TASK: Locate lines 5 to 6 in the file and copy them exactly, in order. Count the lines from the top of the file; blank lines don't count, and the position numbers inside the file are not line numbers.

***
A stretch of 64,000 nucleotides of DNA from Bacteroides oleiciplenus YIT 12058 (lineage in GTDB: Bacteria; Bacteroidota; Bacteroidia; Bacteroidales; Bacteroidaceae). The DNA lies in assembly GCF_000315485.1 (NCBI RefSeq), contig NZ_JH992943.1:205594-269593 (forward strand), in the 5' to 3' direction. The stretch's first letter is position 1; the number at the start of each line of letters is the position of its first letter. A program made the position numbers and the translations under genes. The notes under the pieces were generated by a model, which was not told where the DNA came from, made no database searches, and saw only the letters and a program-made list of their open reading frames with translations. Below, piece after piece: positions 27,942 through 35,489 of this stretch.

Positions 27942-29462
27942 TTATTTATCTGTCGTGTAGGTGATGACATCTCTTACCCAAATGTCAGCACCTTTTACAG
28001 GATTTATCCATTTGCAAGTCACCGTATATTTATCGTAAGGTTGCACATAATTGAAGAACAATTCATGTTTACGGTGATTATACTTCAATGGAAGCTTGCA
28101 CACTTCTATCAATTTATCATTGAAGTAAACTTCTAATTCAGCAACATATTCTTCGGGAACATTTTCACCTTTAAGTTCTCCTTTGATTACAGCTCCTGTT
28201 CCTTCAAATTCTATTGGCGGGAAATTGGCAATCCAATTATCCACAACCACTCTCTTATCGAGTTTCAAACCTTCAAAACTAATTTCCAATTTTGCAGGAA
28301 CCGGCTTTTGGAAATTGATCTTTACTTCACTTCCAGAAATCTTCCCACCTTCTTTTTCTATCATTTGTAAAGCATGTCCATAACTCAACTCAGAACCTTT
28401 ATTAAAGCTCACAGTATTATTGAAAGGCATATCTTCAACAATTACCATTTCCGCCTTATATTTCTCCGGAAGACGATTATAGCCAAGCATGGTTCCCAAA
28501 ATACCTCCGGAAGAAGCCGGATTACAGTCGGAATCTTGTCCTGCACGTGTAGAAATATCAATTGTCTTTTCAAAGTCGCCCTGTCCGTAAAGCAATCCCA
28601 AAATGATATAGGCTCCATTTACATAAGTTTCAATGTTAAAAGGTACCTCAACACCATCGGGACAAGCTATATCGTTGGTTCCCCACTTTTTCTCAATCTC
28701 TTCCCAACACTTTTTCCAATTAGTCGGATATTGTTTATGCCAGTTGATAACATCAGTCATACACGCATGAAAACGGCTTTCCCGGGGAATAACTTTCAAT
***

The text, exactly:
28101 CACTTCTATCAATTTATCATTGAAGTAAACTTCTAATTCAGCAACATATTCTTCGGGAACATTTTCACCTTTAAGTTCTCCTTTGATTACAGCTCCTGTT
28201 CCTTCAAATTCTATTGGCGGGAAATTGGCAATCCAATTATCCACAACCACTCTCTTATCGAGTTTCAAACCTTCAAAACTAATTTCCAATTTTGCAGGAA